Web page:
The Best Follower

Sam Rainer

January 12, 2014

The best follower is not always compliant. It may seem counterintuitive, but no leader should want complete compliance all the time. Such a situation produces zero accountability. Orders are given. Orders are followed. No questions asked. That works so long as the order-giver is perfect. Most of us would last less than a day.

Since leaders are fallible, followers must be given an opportunity to hold the leader accountable, while at the same time respecting the leadership role. The best followers maintain this tension. The best followers are simultaneously loyal and independent.

The best followers are loyal. They don’t let insignificant mistakes by the leader cloud their overall perception. They understand the leader’s foibles and accept them. They know the leader will not make perfect decisions all the time. They simply look for a general trend of sound decisions and stick with their leader.

The best followers are independent. They do not follow blindly. They don’t always take what the leader says at face-value. They are willing to challenge the leader over major changes, while also maintaining a willingness to help implement them. Independent followers are mainly compliant, but not always. They remind the leader of promises made. They help the leader see blind spots. It takes independent followers to keep a leader strong, fresh, and capable.

The best followers find a way to balance loyalty and independence. They are committed to the leader while also being a freethinker.  They ask “Why?” but have a “Why not?” attitude. They don’t sweat the small stuff, but they care deeply about details that could derail an organization. They critique without being a cynic.

Too many leaders value loyalty over independence in followers. This imbalance is a mistake. Blind loyalty keeps you in a blind spot. Freethinking followers should be brought closer, not pushed away. Encourage independence while at the same time emphasizing loyalty. It produces the best type of follower.

4 comments on “The Best Follower”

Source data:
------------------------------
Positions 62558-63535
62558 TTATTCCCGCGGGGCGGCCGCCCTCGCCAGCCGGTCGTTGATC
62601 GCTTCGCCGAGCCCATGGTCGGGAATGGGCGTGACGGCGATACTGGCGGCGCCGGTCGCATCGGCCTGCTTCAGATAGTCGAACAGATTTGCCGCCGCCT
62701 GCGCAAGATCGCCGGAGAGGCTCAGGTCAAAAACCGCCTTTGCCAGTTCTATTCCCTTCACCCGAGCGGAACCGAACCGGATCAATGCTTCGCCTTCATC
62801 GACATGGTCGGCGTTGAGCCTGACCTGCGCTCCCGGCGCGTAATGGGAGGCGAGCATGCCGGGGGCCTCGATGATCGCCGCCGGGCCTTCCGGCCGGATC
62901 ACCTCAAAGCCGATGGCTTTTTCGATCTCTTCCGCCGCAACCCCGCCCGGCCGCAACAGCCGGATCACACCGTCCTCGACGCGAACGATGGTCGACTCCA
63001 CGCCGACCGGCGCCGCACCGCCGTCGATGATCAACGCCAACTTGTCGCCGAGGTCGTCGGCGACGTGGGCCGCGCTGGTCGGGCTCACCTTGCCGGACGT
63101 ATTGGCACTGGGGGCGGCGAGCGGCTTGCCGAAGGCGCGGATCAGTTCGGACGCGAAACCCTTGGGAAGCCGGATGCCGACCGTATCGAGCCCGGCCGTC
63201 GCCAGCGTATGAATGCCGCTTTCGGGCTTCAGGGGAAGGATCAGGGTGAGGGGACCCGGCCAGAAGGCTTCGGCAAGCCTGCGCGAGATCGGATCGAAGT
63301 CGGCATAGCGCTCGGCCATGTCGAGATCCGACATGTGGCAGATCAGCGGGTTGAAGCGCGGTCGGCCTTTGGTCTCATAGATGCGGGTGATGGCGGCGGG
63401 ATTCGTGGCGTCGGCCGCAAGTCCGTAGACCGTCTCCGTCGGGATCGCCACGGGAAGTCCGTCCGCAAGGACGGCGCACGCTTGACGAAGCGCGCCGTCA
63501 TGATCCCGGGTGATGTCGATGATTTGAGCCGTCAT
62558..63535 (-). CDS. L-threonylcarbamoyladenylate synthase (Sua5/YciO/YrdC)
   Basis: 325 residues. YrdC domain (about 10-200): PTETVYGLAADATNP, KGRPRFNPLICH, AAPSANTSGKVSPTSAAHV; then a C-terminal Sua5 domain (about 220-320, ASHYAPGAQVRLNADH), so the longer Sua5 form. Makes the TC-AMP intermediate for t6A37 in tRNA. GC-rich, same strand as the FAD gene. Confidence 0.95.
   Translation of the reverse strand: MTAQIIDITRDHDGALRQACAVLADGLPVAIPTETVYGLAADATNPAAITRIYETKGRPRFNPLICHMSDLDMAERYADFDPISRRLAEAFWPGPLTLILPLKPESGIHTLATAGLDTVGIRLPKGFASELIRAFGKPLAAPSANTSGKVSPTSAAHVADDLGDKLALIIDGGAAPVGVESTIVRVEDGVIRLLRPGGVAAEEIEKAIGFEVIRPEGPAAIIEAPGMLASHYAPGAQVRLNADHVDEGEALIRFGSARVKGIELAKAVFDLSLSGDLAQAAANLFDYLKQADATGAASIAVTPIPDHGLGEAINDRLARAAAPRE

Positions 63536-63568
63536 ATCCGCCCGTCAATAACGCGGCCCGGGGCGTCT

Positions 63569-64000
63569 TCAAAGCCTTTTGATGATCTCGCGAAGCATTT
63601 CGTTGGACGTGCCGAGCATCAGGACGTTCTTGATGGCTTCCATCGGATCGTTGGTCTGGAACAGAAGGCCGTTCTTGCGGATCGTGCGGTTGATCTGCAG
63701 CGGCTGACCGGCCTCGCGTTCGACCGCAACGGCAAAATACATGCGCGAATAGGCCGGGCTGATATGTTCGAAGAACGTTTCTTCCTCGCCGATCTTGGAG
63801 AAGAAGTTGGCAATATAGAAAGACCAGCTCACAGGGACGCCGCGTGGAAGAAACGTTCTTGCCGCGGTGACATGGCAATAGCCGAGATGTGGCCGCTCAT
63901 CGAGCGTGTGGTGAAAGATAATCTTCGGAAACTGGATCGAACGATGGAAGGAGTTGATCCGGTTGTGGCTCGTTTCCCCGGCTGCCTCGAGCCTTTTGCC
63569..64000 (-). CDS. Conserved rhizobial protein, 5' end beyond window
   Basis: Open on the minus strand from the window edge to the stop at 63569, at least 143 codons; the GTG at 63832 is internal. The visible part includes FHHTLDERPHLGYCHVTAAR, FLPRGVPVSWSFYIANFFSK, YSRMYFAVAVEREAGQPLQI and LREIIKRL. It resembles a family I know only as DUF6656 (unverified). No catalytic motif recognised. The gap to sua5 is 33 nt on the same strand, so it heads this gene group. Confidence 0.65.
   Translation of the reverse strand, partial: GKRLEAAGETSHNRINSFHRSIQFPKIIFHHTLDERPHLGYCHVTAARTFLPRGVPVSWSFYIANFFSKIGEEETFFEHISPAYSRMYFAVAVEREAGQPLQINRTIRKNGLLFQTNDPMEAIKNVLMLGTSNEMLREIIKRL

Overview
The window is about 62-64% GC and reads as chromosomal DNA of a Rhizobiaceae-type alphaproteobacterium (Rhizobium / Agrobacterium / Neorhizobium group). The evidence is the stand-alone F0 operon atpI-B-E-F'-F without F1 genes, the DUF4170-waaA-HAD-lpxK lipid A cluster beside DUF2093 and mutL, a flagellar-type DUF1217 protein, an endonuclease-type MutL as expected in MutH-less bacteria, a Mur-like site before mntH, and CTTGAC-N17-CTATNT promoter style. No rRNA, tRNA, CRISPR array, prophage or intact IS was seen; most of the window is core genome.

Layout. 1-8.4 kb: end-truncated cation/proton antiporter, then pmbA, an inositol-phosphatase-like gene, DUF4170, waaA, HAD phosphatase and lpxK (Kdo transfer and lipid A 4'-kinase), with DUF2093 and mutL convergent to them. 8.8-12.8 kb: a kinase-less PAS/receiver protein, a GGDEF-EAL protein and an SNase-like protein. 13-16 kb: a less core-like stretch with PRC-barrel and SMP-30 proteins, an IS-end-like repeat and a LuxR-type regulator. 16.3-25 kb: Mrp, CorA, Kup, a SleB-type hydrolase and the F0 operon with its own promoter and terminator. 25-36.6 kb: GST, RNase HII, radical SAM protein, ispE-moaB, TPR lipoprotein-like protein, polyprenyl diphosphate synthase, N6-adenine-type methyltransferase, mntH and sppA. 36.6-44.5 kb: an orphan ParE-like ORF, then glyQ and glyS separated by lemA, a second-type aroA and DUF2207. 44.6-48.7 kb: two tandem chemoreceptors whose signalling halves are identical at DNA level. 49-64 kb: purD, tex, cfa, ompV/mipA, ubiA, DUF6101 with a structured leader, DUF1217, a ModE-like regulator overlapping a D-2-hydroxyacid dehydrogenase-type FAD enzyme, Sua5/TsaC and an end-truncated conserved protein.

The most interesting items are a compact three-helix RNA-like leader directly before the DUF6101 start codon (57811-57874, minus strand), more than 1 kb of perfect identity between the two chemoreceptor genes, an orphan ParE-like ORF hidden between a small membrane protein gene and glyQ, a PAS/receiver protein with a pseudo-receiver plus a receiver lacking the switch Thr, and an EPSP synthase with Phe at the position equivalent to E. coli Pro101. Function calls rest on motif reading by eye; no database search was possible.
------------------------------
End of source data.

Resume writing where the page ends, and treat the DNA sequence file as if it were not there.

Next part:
1. Randy Mann says:

    Thanks, Sam. I needed this today!
    Blessings, Randy

  2. Steve says:

    I believe the underlying meaning of your post is correct; however, Jesus was a humble servant leader. He focused on interpersonal relationships committed to shared responsibilities and shared authority. Therefore, it is not antithetical to suggest that leaders must become followers. And you are absolutely correct that no leader (other than Jesus Christ) is perfect.
    Nevertheless, unintentionally, often purposefully, restrictive regulations quash spiritual growth. “Lording over” by hierarchies dominate most churches today. However, Jesus taught and practiced a “team” leadership approach based on service. The Kingdom approach to leadership does not impose authority over its membership. Jesus called them to him and said, “You know that the rulers of the Gentiles lord it over them, and their great ones exercise authority over them. It is not this way among you, but whoever wishes to become great among you shall be your servant” (Matthew 20:25-26).
    Notwithstanding the need for competent Christian leadership; biblical principles command a team approach to leadership. The New Testament church is an organic, not organizational, notion. Jesus is the head of the church, He is the Christ, the Son of the living God (Matthew 16:16). Open-participatory fellowship is God’s plan toward change in the lives of His people. Shared-life, experiential spirit lead transformation, according to God’s plan, is from the beginning Christ-centered. Authoritarian governance disengages believers and cools the Spirit. God warns against quenching the Spirit (1 Thessalonians 5:19).
    You wrote, “The best followers are independent,” but truly no one can have freedom or independence until they become completely dependent on Christ. Independence in Christ requires interdependence with one another. Christians are members of one body – a team!

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